38 Studios closed down in 2012 after a failure to repay a loan from Rhode Island by studio head and former MLB pitcher Curt Schilling. But in its brief time in the industry ii released one game: Kingdoms of Amalur: Reckoning. It might not be remembered by many, but I have dozens of fond memories about this game.
So I wanted to take a trip down memory lane and remember this fantastic title, looking at its flaws and perfections, shedding a tear for the fact that we will never get another game out of this studio.
I remember seeing trailers and articles promoting the title and being strangely enticed by its clean visuals and more action focused combat. So when it finally hit store shelves on February 7, 2012, I dove in headfirst.
The premise is simple enough. A suspect of a magical race known as the Winter Fae have created a vicious race known as the Tuatha. And the war against them is being lost. When the game begins you have just died and then been mysteriously reborn thanks to a swirling column of magic known as the well of souls.
This sequence of events leads to you being detached from the threads of fate, letting you choose your own destiny in a world controlled by the idea of fate.
What this really means is that you are free to explore the mystical world of Amalur, taking any path you choose. The world is typical fantasy fair, with different races and tension between various factions.
The graphics were never the best on the market, but the clean style brought each new locale to life. The emerald green forests were overgrown and lost to the ages, with sunlight filtering in through the massive trees that hung overhead. The arid desert is walled in by masses of red rocks. It never struck me as the most imaginative design, but it was pretty enough to make racing from quest to quest less of a slog.
And Speaking of quests, the story never really grabbed me but the quests had plenty of unique choices to keep me on my toes. An early quest had me hunting down a Fae who has formed an allegiance with a horde of vicious spiders.
When I finally managed to track her down she gave me two choices: continue to fight against waves of arachnids or join her and destroy the town that had hired me to kill her. These choices are clearly black and white but each has sweeping effects on the way the world interacts with you.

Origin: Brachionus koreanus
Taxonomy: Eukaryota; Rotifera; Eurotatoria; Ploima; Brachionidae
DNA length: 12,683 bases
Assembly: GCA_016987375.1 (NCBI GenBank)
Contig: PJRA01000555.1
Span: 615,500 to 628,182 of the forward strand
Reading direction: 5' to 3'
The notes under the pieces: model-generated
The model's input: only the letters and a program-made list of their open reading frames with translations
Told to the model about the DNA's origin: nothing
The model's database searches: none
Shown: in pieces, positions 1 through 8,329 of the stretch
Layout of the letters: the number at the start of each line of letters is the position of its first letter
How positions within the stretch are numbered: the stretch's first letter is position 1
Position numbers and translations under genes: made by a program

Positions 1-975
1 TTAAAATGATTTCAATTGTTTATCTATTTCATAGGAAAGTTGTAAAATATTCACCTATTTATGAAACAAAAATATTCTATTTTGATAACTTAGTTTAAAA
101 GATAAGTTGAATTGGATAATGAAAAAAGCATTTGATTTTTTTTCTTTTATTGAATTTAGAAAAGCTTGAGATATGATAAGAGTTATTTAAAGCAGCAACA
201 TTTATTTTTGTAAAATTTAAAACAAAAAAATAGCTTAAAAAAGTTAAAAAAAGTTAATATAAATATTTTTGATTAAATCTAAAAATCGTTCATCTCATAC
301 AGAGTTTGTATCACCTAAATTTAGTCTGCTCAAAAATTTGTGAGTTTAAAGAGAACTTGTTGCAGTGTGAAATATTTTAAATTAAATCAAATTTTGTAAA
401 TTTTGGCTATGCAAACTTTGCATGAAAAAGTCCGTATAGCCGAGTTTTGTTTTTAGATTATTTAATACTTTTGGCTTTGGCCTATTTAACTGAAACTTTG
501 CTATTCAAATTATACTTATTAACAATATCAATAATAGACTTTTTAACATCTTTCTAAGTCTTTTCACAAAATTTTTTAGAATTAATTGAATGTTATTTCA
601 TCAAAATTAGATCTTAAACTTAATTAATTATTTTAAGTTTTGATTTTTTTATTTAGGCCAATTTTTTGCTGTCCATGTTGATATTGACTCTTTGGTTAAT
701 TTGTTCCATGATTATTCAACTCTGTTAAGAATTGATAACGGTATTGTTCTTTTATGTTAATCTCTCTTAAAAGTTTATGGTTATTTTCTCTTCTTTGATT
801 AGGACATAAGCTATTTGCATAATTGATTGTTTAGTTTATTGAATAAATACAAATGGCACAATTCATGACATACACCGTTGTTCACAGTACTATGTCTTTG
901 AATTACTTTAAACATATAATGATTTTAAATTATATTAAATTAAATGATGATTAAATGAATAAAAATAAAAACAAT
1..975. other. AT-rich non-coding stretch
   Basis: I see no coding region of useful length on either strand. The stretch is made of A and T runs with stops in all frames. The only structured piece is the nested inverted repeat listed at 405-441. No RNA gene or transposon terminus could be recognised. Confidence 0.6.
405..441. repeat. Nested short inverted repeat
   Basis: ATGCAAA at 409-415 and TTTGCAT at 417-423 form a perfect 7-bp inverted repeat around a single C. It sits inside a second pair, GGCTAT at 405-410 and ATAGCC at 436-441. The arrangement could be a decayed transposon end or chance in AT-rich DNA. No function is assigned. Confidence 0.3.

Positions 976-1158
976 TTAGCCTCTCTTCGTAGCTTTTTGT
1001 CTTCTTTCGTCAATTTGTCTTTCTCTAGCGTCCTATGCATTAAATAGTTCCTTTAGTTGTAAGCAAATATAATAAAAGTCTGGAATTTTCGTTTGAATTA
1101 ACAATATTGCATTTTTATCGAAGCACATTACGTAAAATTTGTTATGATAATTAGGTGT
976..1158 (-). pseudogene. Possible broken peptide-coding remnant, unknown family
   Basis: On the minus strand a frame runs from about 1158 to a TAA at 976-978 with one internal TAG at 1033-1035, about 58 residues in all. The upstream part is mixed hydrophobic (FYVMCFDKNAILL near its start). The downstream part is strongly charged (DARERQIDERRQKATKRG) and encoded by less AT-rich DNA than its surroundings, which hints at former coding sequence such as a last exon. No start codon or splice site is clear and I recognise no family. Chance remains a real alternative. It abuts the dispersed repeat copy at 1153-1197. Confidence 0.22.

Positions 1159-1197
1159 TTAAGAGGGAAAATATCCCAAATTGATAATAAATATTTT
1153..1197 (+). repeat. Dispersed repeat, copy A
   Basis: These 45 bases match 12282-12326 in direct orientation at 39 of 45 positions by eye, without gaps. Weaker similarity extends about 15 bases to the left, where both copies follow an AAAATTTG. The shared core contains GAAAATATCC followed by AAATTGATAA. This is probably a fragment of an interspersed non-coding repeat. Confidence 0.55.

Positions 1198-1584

The real star of the show, however, is combat. Yes, Kingdoms of Amalur is an RPG but the combat is purely action oriented. I prefer playing with faster weapons in my primary slots like daggers or chakrams and a heavy hitter in my secondary like a hammer or a staff. And then I flip and roll through areas, slowly chipping away at enemies and trying not to get torn to bits.
And as good as the combat is, the enemy variety is great enough that you need to memorize enemy patterns. Things get even more hectic when more than one type of enemy enters the fray and you’re juggling different resistances, attack speeds and patterns.
This may sound like a review three years too late, but I really just wanted to remember a bit about this game that was certainly overlooked when it was released. The closest thing I can compare it to is the Fable series with a better, deeper combat system. The choices don’t reach as far but the thing that hooked me wasn’t the world like I said, it was the combat.
The gameplay systems are more like those of an MMO without the other players, which is why it certainly stuck out like a sore thumb at the time. It had a uniquely different feel from other RPGs, while still conforming to some of the tropes that define the genre.
Gathering loot, crafting new, ferocious looking armor, deadlier weapons, seeing the most grotesque enemies the game has to offer, and feeling yourself become more powerful as you tick off abilities on the leveling trees. The sense of accomplishment is tangible, a weapon with three more damage points than the one you have equipped is visually more able, cleaving anything in two.
Working your way through fodder enemies like wolves and wood sprites isn’t the most exciting, but the moment a rock troll lumbers onto the screen you can tell that this particular enemy isn’t just going to roll over and die. Charging forward, feeling every strike sink into its target and effortlessly rolling out of dangers way all feels great.
I recently pick the game up again on Steam and spent most of my time just running around, picking up quests and sprinting towards the objectives, eager to enter more scraps and get better loot. In this way, the game has an appeal similar to Diablo. Getting new equipment from defeating increasingly difficult enemies is all part of the fun.
It’s a simple loop that can seemingly go on forever, presenting more terrifying enemies and offering better rewards for their defeat. The story and quests just serve as vehicles to get you to more combat scenarios.
Combat never wears thin thanks to the plethora of fighting styles at your disposal. Tired of fighting with a longsword and shield? Pick up a hefty hammer and bow and arrow combination to keep things fresh. Or, if you focus largely on melee abilities, switch over to magic and traps.
While these tropes are true for dozens of games in the RPG genre, Kingdoms of Amalur’s focus on action means that everything has a decidedly different feel to it regarding timing, damage, and range.
I probably put well over 50 hours into the game upon its initial release, and I’m sure I’ll put in at least another 20 now. It’s a game that I’ve thought a lot about in the past years, simply because its gameplay was strong enough to draw me back in. It saddens me to know that I will likely never see a sequel to this underappreciated gem, but the more people who can sink their teeth into it and enjoy it, the longer it will live on.